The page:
How difficult is it to feel safe when fundamentalism is on the rise so close to home? Pretty easy, actually.
In late March, a man entered an Internet cafe, allegedly to view "jihadist" websites. The cafe owner's son asked the man to leave, prompting the man to detonate a bomb he had hidden under his clothing. The perpetrator, Abdelfattah Raydi, died and a few others were injured.
Then, on Tuesday, April 10, police approached an apartment in Casablanca's impoverished Hay Farah district. One man, Mohamed Rachidi, fled to the roof and detonated a bomb inside his shirt. Another man inside the apartment started to detonate his own bomb, but a policeman shot him first. He was identified as Mohamed Mentala. A third man, later identified as Ayyoub Raydi, the brother of Abdelfattah Raydi, detonated a bomb as well, killing himself and a police officer and wounding several, including a seven-year-old boy.
Over the past two days, news sources and experts have speculated whether or not the bombings were related to those in Algiers, or if the Moroccan perpetrators were linked, perhaps with Al-Qaeda. Enough speculation to scare my friends back home anyway.
Meanwhile, tourist boards are teeming with questions about the safety of Morocco. "Are Moroccans targeting Americans?" "Is it safe to visit Marrakech?"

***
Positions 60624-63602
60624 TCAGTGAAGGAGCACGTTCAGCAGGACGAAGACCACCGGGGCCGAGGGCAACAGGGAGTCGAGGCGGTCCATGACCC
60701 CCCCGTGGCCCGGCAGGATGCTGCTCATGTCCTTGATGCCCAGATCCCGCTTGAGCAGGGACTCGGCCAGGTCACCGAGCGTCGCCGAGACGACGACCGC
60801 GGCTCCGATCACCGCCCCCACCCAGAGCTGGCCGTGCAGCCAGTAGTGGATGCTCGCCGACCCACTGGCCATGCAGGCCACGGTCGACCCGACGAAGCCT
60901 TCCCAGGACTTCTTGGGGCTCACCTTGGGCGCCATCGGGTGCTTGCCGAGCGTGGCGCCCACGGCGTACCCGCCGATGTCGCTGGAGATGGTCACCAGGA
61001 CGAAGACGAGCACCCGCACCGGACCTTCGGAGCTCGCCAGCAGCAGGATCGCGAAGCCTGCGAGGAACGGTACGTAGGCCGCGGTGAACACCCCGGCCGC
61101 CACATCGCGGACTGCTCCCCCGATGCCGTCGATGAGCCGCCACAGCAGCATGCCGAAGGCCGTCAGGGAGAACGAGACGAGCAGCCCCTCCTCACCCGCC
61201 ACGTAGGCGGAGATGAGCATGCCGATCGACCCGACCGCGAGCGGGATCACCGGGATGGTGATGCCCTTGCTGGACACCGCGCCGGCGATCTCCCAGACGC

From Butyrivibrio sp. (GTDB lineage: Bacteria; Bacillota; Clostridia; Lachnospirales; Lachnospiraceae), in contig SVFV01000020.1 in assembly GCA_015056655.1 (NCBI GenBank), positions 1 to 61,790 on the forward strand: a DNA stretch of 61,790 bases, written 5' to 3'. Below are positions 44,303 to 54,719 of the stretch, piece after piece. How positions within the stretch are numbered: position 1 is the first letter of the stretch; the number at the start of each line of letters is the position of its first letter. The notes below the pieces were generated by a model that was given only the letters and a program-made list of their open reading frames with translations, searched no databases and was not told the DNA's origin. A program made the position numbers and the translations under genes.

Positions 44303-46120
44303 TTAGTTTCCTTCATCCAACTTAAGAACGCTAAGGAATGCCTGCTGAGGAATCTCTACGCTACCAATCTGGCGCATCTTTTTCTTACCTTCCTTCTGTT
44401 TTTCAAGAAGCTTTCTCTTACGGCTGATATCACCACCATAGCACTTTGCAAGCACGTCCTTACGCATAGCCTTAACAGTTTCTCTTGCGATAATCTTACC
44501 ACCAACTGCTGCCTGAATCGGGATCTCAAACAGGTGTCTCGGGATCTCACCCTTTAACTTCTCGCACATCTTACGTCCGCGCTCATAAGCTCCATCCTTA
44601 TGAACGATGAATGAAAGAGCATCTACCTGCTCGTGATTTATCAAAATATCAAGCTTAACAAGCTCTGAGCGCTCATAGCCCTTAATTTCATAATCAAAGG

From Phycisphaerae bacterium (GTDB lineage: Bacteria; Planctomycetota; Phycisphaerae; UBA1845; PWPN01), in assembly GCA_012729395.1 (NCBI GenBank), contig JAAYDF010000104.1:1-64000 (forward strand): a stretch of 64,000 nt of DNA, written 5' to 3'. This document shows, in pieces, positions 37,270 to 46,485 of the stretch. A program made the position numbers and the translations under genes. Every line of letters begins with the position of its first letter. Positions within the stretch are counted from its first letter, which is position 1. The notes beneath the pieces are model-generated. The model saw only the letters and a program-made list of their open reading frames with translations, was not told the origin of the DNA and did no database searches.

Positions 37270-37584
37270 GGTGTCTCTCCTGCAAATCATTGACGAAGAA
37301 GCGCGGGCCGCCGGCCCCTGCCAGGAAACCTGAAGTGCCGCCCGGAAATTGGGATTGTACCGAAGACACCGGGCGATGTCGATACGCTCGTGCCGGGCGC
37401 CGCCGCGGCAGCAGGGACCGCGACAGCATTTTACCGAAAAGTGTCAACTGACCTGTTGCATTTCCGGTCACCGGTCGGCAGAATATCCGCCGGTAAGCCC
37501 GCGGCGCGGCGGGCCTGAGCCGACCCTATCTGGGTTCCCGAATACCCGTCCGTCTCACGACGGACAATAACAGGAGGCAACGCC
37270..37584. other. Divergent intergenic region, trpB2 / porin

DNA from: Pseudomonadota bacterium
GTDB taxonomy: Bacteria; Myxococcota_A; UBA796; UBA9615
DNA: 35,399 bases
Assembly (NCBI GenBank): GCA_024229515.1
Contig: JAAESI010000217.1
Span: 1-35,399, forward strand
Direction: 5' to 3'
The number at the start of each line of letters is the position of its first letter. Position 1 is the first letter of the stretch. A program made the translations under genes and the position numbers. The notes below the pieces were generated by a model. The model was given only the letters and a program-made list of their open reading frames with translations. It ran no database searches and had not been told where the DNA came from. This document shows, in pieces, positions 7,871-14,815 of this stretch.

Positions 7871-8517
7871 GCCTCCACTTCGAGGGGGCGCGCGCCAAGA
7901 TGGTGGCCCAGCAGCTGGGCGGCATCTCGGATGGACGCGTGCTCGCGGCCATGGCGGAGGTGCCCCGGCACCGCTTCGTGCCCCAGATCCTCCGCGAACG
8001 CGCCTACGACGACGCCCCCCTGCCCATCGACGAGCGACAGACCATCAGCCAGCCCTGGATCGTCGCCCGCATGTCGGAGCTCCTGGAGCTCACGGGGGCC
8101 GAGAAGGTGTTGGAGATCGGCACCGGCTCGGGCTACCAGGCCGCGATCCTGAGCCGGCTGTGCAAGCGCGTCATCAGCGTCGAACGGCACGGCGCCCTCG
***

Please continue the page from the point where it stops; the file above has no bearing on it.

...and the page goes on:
I certainly can't say for sure, but in the two years I've lived in this country, I have never once been the target of any anti-American sentiment whatsoever. Nor have I been a target for anything else, except a bit of obnoxious sexual harrassment (which I am not playing down, of course, but compared to actual danger, a few whistles or catcalls seems extremely minor, even to my sensitive American psyche).
Look, the point is, Moroccans are not against America. Perhaps it's government (but I can count on one hand my American friends who aren't against the government!), sure, but America or Americans? Moroccans line up at Internet cafes every autumn to fill out Diversity Lottery visa applications. They watch American movies and American TV, listen to American music. That is not to say that there isn't some trepidation when it comes to American behaviors, but on the whole, this is not an anti-Western society. This is a country whose border is only eight miles from Europe — a country which has had so much French, Portuguese, Spanish, and Roman influence over the centuries that, aside from its religion, is more Western than Eastern.
So although I can't say I'll be visiting the slums of Casablanca anytime soon, I certainly feel safe and right at home for now.